Friedman illustrated that notion vividly using several perpetual calendar timepieces that represented nearly a century of watchmaking. The first was an extra-thin pocket watch from 1923. If you look closely, you’ll notice there is no leap year indication. Instead, the month display includes 48 months to reflect the four-year calendar cycle.

The discussion then turned to AP’s first perpetual calendar wristwatch. Only three were made when it was introduced in 1955, Friedman said. And while an example was not on hand at the Four Seasons, one is on display at the brand’s museum in Le Brassus.

Friedman then brought out a record-setting timepiece, the world’s first self-winding, ultra-thin perpetual calendar with a central rotor. Unveiled in 1978, the extremely complex movement is housed in a gold case that is just 7mm thick. Years later, that legendary movement (2120/2800) gave rise to the 2120/2802, the automatic caliber found it the brand’s current generation of perpetual calendars. In 1996, it was skeletonized for the Royal Oak, and today a non-skeleton version beats inside the elegant Jules Audemars case, which is an impressive 9.15mm thick.

1978 Perpetual Calendar
1996 Royal Oak Perpetual Calendar Skeleton
Current Jules Audemars Perpetual Calendar

Time of My Life
Before the work begins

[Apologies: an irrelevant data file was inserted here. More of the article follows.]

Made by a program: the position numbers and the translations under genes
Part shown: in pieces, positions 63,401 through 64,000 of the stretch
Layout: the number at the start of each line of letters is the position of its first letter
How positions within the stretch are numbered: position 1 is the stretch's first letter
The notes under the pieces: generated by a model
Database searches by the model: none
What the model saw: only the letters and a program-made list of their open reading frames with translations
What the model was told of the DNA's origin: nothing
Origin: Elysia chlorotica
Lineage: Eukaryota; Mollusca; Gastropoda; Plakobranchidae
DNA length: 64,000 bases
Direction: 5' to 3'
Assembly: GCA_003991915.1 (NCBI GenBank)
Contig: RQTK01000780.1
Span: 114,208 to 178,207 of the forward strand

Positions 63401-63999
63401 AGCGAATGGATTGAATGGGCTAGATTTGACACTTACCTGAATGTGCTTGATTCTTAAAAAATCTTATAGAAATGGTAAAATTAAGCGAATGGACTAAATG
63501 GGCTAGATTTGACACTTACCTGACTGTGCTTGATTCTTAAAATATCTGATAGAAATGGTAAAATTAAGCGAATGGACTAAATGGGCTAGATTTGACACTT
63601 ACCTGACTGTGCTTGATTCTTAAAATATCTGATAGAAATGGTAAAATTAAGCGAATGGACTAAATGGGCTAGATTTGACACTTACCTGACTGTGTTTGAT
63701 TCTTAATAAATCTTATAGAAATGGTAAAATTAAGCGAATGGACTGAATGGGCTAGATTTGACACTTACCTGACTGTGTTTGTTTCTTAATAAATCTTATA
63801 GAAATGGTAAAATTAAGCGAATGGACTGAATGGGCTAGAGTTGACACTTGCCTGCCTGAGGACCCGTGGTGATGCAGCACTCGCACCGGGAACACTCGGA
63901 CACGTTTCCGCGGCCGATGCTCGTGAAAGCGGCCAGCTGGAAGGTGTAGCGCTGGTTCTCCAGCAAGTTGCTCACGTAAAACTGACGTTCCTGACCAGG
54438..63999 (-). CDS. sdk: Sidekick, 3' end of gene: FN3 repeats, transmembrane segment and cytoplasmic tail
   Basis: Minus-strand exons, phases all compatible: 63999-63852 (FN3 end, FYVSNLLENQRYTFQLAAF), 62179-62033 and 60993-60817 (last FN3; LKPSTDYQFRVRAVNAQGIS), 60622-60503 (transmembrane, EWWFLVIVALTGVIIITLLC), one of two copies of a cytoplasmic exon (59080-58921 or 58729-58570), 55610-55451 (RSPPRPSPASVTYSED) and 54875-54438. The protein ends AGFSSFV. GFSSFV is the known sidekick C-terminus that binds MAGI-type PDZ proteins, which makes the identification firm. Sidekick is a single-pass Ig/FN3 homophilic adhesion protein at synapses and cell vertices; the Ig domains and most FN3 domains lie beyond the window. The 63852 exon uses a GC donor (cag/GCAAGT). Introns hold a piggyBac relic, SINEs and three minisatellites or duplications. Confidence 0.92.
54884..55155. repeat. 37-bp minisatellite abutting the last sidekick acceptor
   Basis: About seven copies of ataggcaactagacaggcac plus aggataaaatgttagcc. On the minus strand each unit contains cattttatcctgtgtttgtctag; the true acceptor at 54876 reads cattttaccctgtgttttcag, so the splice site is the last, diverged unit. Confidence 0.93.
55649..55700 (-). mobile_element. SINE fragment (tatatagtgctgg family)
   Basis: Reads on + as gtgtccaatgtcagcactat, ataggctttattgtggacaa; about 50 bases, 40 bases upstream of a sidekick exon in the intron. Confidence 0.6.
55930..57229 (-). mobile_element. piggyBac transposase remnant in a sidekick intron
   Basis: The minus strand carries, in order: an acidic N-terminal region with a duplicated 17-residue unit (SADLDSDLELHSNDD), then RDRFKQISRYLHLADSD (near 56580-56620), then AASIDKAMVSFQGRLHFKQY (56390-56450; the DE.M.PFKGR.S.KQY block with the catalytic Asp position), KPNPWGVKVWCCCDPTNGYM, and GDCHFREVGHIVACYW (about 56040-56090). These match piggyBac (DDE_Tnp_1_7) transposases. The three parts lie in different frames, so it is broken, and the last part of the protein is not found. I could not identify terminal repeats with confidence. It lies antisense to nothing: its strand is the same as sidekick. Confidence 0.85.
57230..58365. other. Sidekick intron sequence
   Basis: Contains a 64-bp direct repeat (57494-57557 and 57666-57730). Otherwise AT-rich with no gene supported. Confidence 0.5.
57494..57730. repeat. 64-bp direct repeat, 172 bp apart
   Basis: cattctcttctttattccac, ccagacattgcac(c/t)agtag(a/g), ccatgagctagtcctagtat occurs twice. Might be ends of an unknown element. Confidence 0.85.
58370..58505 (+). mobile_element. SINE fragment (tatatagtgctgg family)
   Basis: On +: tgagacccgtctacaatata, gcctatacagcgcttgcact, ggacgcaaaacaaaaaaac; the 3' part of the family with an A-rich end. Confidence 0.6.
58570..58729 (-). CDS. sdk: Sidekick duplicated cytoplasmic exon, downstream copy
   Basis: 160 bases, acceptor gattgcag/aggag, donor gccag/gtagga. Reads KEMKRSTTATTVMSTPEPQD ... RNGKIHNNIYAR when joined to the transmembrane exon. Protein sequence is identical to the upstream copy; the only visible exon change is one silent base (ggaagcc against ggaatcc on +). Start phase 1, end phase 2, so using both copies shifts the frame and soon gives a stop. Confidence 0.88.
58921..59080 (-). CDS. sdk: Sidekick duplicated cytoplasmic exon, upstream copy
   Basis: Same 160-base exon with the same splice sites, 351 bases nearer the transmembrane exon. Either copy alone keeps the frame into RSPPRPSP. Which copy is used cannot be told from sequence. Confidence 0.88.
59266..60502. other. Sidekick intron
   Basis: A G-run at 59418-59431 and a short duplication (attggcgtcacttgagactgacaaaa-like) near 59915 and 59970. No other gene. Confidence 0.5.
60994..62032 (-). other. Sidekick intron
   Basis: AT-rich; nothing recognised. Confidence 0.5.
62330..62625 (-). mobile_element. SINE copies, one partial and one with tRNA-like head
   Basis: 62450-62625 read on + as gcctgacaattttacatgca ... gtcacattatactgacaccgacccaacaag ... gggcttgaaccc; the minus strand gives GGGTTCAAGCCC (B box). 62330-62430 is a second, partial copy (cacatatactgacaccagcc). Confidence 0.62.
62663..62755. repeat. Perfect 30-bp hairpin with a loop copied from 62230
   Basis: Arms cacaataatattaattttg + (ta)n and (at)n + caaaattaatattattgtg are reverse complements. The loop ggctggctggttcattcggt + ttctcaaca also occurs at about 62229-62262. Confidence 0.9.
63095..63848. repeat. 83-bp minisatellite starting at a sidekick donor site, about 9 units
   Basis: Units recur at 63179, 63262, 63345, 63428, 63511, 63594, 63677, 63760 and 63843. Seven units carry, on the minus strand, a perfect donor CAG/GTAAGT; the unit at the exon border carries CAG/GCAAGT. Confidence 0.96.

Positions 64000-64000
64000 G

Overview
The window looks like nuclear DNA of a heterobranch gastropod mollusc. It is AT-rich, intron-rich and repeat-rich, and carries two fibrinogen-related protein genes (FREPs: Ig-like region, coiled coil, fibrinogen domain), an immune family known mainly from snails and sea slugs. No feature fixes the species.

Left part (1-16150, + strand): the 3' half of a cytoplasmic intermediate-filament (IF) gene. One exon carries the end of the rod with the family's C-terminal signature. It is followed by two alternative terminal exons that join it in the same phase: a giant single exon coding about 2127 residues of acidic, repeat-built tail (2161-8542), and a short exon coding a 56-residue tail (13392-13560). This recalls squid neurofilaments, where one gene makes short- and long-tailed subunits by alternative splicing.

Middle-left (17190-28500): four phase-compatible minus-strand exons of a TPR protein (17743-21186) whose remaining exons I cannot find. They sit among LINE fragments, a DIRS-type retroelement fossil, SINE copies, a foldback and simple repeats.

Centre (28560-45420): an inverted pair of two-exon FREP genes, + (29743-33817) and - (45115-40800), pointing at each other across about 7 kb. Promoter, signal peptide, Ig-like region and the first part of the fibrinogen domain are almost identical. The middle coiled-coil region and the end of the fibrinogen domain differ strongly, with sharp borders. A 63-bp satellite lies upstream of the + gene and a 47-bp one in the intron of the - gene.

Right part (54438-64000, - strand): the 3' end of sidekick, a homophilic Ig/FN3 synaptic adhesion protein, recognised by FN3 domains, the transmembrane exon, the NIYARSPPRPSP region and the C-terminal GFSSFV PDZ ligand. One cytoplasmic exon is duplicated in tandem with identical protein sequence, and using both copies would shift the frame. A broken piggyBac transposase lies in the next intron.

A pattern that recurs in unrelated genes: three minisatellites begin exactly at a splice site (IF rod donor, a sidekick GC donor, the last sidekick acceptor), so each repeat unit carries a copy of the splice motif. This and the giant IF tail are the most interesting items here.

After seeing pieces from the museum and selections from the current collection, it was finally time to try my hand at building a movement.

In a small conference room, watch benches were set up and equipped with the tools and parts needed to assemble one of Audemars Piguet’s most-basic hand-wound calibers. Perched on a low-slung stool, I rested my elbows on the bench, which stood about shoulder high. After a quick primer about the tools and some background on the movement, watchmakers Gary Cruz and Emma Schaer led our group of would-be horologists on an unforgettable 30-minute adventure.

After adding the barrel bridge and going train 
After removing the glass cover protecting the movement, my first task was to secure the bridge that holds the mainspring barrel and crown wheel to the base plate. It took some wrangling with the tweezers to pick up and place the screws, but Schaer quickly rescued me with some helpful advice, quite possibly to prevent me from poking an eye out.

The completed movement
Undaunted, I pressed on, adding the three brass wheels of the going train. As these turn, they transmit energy from the mainspring to the escapement while rotating the hands around the dial. To work, the wheels must be seated properly so they turn freely. The final step was to add the mainspring barrel. While screwing it into position, the screwdriver tip slipped, grazed the barrel and gouged the metal, marring its beautiful sunray finish. And with that, my short but enjoyable tenure as a junior watchmaker came to an ignominious end.
Watchmaker Gary Cruz adds the balance assembly to finish the movement.